. The union movement was in ebb in the 1920s and early 30s. The existing unions were mostly weak and fragmented, and they were dominated by leaders who preferred to crawl before the bosses than to wage a struggle. The workers saw their conditions devastated by the Great Depression. But then there was a turn.

. The 1930s saw a dramatic upsurge in militant workers' struggles, in particular, the fight to create industrial unions. The reactionary AFL leaders of the time, who arbitrarily split workers in one industry into a number of weak craft unions, showed little interest in the efforts of workers in mass industries to organize. The fight to organize these workers was led not by them, nor even by the dissident faction of AFL bureaucrats who broke away to form the CIO, but by the then- revolutionary Communist Party, USA. Years before there was a UAW, CPUSA militants were diligently organizing in the auto plants, preparing the ground for unions that stood for the class struggle. They organized groups of militant workers, established shop newspapers in plant after plant, and led various struggles. When the UAW was born, the CP was the driving force behind the union's famous battles to organize the plants. CP organizers led such struggles as the 1937 Flint sit-down strike.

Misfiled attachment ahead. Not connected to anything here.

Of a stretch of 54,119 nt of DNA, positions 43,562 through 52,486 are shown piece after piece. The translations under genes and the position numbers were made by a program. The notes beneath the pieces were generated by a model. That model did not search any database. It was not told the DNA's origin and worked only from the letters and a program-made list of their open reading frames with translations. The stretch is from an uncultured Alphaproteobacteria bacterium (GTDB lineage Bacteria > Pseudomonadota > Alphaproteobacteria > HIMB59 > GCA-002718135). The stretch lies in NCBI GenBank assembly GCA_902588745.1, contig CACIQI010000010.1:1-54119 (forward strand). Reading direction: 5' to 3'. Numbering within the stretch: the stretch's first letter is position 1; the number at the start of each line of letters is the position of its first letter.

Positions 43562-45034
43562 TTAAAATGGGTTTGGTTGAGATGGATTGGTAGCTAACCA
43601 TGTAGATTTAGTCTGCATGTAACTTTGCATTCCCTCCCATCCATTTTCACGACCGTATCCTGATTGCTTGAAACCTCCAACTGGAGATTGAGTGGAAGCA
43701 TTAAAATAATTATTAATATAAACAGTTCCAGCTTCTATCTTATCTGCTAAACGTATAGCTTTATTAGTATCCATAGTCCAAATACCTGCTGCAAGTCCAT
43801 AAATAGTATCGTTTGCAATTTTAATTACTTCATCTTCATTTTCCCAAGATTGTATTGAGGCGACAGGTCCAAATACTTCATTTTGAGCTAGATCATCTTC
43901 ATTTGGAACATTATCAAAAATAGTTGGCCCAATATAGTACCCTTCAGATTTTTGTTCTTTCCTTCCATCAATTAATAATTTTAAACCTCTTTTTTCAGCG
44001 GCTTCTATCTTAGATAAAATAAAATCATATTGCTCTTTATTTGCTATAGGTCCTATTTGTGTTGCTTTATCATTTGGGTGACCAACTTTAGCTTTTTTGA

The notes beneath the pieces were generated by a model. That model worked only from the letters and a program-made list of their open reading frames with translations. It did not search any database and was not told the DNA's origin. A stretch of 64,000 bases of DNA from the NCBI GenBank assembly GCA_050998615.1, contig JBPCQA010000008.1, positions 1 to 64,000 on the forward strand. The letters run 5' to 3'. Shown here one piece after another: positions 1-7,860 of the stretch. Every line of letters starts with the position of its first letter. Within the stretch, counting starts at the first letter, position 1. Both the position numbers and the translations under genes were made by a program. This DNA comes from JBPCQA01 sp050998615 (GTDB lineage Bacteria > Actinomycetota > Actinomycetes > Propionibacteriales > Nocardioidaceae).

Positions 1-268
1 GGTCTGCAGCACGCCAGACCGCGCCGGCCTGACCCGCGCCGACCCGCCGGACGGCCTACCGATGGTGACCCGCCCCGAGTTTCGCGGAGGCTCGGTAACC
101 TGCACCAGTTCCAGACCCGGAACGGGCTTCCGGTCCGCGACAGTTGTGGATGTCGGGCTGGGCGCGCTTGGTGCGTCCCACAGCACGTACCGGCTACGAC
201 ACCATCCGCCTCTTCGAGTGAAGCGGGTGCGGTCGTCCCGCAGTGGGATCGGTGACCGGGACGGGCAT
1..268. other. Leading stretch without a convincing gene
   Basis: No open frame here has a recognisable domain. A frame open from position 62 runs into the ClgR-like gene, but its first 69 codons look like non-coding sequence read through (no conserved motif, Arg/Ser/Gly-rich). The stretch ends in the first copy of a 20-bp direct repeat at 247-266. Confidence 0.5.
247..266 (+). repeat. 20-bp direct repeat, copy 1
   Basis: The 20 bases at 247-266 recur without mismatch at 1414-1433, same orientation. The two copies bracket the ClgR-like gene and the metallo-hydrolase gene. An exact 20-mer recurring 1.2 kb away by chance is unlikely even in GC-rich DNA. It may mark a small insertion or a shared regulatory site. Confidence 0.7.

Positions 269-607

. All this was done despite the opposition of the union establishment of the time. Indeed the CP organizers of the Flint sit-down strike had to organize it in secret from the local UAW officials who were still steeped in the old rotten AFL traditions. The success of the strike was only possible because the organizers had created a strong apparatus of their own, independent of the union bureaucrats.

. The powerful struggles of the rank and file and the impetus given to them by the radical left-wing activists frightened the class collaborationist leaders in the UAW, and they set upon the CP and other militants with a vengeance. They worked to drive them out of the union. In this they were aided by the turn of the CPUSA leadership, which in the mid-30s took up a policy of placating the treacherous union officials, and for that matter, the liberal wing of capital itself, represented by the presidency of Franklin Roosevelt. This led to the CP abandoning its independent shop-floor press and organization in the name of "unity ." (Various Trotskyist groups in the plants shrieked about this turn of the Stalinist CPUSA, while in practice they too begged for unity with the social-democratic misleaders. ) And it was this that allowed the social-democratic trend, soon to be headed by Walter Reuther, to finish driving the communists out of the union leadership and consolidate the triumph of the social-democratic leadership over the workers.